Monday, 26 August 2013

The foundation of the 1630's gown

So, here I was, happily sewing the boning channels in the foundation when I idly glance at the pattern and realize that I have assumed something of the pattern that is completely wrong. As you can see on my pattern, I have placed the lacing panel at the front.

 
In reality, which you can clearly see both on the pattern and the X-ray, the lacing panel is actually placed on top of the front/side piece.

 
I have stared and stared at this pattern and haven’t even noticed it until now. However, in reality it doesn’t matter much for my fit. I still need to make the front a little different to ensure a good fit.

The fit after the foundation has been boned is quite good, I’m thankful to say. Here it is machine basted together, but will be ripped apart and be separately covered with taffeta before assembled permanently. The front doesn’t lace completely shut, which is according to plan. Experience has told me that it will be laced shut after a while.
 
 
The back, however, is still, even if I made it significantly narrower, still a bit wide. I will let it be, though. With the shell fabric on top and then a collar, I doubt that it will be noticeable.


There is also a lot of cleavage. It is kind of hard of me to not have, being amply endowed, but that will be better too when I can lace it shut. The taffeta stomacher will be boned too and give some additional support.


The taffeta shell fabric. Front and back are longer than the foundation and there are also six gussets to give additional hip width. Fabric is always hard to get right on photos. The taffeta is actually two toned in purple and pink.



It looks a little better here, but a bit too yellow.

5 comments:

ZipZip said...

Dear Isis,

Am enjoying seeing this come together. The cut is really interesting. I wonder how comfortable it will be to wear? The high waist is nice, but such a teeny back!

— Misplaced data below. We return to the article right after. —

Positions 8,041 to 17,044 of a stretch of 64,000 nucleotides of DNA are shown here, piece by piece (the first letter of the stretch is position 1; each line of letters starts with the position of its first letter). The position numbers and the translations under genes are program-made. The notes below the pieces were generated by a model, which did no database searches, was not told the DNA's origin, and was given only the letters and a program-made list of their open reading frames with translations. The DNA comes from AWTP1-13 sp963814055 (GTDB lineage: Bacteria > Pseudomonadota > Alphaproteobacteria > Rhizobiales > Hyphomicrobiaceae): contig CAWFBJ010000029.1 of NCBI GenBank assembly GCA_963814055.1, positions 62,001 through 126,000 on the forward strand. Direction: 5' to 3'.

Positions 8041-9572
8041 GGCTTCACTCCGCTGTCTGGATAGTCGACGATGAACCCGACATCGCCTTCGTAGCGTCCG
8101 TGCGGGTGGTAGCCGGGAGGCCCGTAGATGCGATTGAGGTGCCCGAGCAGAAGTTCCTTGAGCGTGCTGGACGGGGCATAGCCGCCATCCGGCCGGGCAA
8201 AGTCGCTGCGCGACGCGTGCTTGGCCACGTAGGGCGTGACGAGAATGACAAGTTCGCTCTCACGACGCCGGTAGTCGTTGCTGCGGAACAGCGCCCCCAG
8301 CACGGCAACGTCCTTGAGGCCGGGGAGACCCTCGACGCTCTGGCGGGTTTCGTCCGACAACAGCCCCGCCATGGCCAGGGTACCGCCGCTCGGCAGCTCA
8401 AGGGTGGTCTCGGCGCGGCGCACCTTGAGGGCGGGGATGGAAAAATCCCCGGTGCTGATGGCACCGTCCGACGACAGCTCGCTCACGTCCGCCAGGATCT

Very best,

Natalie

Isis said...

Natalie: I think it will quite comfortable. The waist rest above the natural waist, so even if the foundation is quite rigid, it doesn't really constrict me. And the huge armscye makes it much easier to move the arms. :)

Anthony Droghei said...

Hello, this maybe kind of a totally random but here goes.

My name is Anthony Droghei, and i am a second year at the fashion academy in antwerp belgium, and we are in the process of recreating a historical costume, and i actually have to recreate this boned bodice. I had the documents but i left them at my school which is closed for holidays. anyway what i am i asking is if i can have the patterns for these jacket lining foundation?
:/ its really weird and totally out of the blue but im really desperate any imformation would be greatly appreciated.
please send and email to anthonydroghei@gmail.com if you can fix this.
best anthony

Anthony Droghei said...

do you have the documents/patterns for recreating this?
i lost my copies and i currently in process of making it as well.
any information would be wonderful
best anthony

Isis said...

Anthony Droghei: The pattern can be found in "Seventeenth-Century Women's Dress Patterns by Jenny Tiramani and Susan North and is based on an original garment located at Victoia and Albert Museum.

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